Single-Family Rental Growth Outpaces Total U.S Households
- Growth of single-family rental (SFR) households has far outpaced both total U.S. households and all owner-occupied single-family households since before the recession.
- Single-family households as a share of all households remain virtually unchanged from more than a decade ago.
- SFR’s share of the overall single-family market has risen considerably, accounting for about 1-in-5 single-family homes.
SFR Growth Accelerates Post-Recession
Looking before, during and after the Great Recession, we observe that the generational event had a substantial, lasting impact on the way Americans make their housing decisions. In this research, we focus on the market for single-family homes, where the prevalence of rental households has soared.
Since 2005, the number of single-family rental (SFR) households had swelled by more than 36%. Over the same period, the number of all U.S. households increased by 11%. During this time, all owner-occupied single-family households tepidly grew by less than 5%.
SFR’s share of all U.S. households sat below 11.4% before the financial crisis and pushed all the way up through the recovery to a high of 14.7%. It has remained elevated at 13.9% through 2017.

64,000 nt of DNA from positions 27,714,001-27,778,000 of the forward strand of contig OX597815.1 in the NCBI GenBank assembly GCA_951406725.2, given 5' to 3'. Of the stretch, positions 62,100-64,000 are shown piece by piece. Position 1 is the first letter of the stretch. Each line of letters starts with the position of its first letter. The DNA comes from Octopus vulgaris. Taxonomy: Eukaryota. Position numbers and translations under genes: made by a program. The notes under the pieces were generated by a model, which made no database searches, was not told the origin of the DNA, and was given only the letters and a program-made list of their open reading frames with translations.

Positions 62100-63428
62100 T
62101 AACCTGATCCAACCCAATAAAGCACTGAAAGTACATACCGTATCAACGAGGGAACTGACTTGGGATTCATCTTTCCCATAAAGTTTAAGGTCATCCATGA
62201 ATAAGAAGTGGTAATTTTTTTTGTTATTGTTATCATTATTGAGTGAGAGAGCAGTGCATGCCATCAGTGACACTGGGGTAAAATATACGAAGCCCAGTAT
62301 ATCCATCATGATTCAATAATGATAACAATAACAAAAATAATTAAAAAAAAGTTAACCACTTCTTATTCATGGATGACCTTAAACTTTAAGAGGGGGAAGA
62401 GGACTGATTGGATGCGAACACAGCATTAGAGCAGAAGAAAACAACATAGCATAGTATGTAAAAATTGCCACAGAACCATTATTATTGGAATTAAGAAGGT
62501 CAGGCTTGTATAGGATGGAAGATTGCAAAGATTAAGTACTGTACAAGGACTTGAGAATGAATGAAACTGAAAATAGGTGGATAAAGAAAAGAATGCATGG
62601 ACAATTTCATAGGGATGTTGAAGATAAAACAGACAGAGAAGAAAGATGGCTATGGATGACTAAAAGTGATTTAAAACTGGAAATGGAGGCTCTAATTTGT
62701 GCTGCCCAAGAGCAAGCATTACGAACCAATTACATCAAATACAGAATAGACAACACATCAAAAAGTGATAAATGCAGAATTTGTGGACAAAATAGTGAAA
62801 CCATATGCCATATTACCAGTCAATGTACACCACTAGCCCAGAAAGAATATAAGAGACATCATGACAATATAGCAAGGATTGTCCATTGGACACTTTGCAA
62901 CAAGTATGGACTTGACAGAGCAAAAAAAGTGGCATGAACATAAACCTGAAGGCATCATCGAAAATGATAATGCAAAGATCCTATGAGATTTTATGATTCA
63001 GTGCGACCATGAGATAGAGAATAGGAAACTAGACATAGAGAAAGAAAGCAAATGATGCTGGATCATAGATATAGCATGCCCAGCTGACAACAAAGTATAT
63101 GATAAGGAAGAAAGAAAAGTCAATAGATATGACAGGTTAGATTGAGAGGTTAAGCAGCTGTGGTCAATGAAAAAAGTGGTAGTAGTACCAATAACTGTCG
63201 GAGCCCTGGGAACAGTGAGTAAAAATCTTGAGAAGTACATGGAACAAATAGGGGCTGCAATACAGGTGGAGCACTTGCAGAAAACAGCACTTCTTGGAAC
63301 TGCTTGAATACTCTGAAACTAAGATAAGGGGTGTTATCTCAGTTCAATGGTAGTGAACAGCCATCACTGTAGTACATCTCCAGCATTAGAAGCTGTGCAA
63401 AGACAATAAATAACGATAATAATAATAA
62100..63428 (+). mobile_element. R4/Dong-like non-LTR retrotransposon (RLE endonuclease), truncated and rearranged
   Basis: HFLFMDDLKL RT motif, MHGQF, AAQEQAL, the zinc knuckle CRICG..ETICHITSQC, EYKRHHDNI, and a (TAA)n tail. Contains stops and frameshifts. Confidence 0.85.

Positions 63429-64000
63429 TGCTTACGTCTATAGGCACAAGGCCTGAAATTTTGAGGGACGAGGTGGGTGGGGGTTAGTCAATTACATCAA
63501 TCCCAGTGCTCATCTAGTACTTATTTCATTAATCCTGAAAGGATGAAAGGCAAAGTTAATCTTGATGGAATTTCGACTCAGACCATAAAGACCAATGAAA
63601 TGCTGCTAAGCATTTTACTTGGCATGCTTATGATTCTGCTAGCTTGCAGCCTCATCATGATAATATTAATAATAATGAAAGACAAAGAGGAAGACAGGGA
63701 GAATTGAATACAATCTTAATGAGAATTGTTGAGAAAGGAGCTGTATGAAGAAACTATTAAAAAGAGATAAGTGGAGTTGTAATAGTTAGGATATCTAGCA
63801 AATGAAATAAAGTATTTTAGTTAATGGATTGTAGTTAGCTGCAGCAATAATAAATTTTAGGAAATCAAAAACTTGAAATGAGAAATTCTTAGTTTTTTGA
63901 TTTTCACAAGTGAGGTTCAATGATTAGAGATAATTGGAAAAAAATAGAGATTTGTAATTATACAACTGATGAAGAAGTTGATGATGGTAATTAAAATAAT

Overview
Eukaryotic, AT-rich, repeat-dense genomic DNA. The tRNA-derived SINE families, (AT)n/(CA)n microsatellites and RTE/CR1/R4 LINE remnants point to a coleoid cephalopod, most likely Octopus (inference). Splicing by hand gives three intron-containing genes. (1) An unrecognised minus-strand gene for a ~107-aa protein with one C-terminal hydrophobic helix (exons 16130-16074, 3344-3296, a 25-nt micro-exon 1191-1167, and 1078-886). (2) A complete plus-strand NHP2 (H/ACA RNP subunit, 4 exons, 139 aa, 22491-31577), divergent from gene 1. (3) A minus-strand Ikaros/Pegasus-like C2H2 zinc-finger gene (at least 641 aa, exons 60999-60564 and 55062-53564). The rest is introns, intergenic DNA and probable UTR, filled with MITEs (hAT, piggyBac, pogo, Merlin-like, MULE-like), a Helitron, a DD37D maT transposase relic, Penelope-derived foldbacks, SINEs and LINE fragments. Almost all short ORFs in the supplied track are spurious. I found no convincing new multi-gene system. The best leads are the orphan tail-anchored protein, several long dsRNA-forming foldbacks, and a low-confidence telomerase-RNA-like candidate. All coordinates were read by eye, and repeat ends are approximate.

Single-Family’s Share of All Households Holds Steady
Despite the U.S. homeownership rate’s drop over this cycle, single-family’s collective share (owner-occupied and rental housing) of all U.S. households has barely budged. It has bounced between a low of 71% and a high of 73% over the 2005 to 2017 period.
Before the housing crisis, SFRs accounted for 15.5% of all single-family households. The rate climbed dramatically in the following years, topping up near 21% in 2014. As of 2017, SFRs accounted for a share of more than 19%, or roughly 1-in-5 single-family homes.
The above trends suggest that SFR’s growth may have had an equally, if not more impactful, effect on the decline of U.S. homeownership rates than urban in-migration.
While the latest data indicates that some SFR households began to transition to ownership amid favorable mortgage financing costs, the homeownership rate remains near historic lows and declined in early 2019. This implies that the new equilibrium rentership rate (particularly SFRs) sits well above where it had prior to when the recession began.
SFR’s market consolidation and formalization in recent years will only aide in the sector’s growth. Furthermore, SFR’s cross-section of flexibility, more space and favorable access to top public school systems has become increasingly apparent. Looking ahead, SFR’s role in America’s diverse landscape of housing options figures to be as prominent as ever.
For more SFR market trends and insights, read our Q1 2019 SFR report.
Note: All data is sourced from author calculations based on the American Community Survey (ACS) and Census Bureau household estimates, unless otherwise stated. ACS statistics are sample-based estimates of the compositional profile of the total population in the given year of data collection, and include a margin of error.